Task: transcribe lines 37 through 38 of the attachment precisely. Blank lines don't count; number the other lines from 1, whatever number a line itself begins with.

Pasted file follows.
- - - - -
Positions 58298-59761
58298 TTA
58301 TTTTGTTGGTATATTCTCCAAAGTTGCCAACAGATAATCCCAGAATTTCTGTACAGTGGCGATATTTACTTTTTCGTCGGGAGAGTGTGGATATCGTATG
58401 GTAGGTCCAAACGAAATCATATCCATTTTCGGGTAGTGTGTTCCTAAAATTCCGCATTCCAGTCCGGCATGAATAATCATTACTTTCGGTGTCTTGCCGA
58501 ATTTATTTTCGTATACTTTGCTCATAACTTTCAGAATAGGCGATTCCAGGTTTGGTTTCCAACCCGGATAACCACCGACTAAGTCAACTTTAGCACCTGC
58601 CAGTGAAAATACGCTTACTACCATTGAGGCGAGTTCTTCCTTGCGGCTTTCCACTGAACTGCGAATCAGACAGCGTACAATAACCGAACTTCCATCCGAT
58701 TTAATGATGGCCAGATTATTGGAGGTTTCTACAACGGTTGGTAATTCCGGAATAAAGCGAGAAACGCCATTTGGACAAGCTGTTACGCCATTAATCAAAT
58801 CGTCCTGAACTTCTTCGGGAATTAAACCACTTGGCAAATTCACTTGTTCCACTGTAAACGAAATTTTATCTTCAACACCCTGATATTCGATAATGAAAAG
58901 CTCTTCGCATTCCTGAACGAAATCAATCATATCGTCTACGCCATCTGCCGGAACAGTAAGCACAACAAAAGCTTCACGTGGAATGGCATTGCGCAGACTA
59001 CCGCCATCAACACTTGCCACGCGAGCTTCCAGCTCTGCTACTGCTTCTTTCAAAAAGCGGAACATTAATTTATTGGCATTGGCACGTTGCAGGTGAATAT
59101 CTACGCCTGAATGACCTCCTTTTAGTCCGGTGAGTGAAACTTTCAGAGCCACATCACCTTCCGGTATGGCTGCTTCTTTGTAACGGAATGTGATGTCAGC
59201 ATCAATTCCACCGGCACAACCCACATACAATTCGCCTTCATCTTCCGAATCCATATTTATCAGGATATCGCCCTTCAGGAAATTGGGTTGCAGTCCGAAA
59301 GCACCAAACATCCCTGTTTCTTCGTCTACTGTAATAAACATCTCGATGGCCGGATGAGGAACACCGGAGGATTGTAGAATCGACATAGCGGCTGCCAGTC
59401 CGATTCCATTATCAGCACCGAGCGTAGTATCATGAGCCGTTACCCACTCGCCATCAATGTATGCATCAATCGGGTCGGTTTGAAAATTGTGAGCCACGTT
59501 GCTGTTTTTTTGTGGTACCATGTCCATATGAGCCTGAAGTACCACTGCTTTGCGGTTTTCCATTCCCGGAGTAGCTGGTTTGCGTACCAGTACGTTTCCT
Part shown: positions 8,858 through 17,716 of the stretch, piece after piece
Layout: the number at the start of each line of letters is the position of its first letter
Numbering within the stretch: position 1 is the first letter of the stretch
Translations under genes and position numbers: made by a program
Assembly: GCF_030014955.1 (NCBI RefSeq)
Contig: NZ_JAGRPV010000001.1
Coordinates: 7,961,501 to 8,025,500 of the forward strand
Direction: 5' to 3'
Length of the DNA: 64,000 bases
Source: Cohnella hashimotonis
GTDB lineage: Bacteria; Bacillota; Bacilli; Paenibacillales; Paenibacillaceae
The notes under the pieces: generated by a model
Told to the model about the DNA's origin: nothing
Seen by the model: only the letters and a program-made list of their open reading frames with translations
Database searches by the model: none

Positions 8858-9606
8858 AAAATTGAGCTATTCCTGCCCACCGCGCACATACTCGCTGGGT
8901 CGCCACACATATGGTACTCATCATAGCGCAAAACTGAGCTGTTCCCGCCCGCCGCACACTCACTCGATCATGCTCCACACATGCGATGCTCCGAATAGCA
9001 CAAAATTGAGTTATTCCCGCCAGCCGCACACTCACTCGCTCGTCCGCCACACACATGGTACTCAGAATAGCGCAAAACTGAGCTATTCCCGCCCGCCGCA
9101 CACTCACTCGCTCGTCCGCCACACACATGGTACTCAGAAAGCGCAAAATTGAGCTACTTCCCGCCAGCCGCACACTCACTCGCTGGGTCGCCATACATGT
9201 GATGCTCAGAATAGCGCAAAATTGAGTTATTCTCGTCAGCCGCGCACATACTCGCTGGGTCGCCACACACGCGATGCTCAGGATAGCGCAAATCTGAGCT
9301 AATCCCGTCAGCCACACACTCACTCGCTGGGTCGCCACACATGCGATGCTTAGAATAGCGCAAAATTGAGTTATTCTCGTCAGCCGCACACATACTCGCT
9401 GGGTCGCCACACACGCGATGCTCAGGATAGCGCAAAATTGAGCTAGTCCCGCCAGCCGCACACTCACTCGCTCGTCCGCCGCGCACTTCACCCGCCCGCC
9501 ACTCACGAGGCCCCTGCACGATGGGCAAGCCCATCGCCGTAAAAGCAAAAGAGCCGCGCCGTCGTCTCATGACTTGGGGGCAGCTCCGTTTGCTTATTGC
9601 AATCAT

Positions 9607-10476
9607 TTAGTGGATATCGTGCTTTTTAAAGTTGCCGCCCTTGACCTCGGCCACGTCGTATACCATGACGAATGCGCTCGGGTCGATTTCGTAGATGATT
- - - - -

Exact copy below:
9301 AATCCCGTCAGCCACACACTCACTCGCTGGGTCGCCACACATGCGATGCTTAGAATAGCGCAAAATTGAGTTATTCTCGTCAGCCGCACACATACTCGCT
9401 GGGTCGCCACACACGCGATGCTCAGGATAGCGCAAAATTGAGCTAGTCCCGCCAGCCGCACACTCACTCGCTCGTCCGCCGCGCACTTCACCCGCCCGCC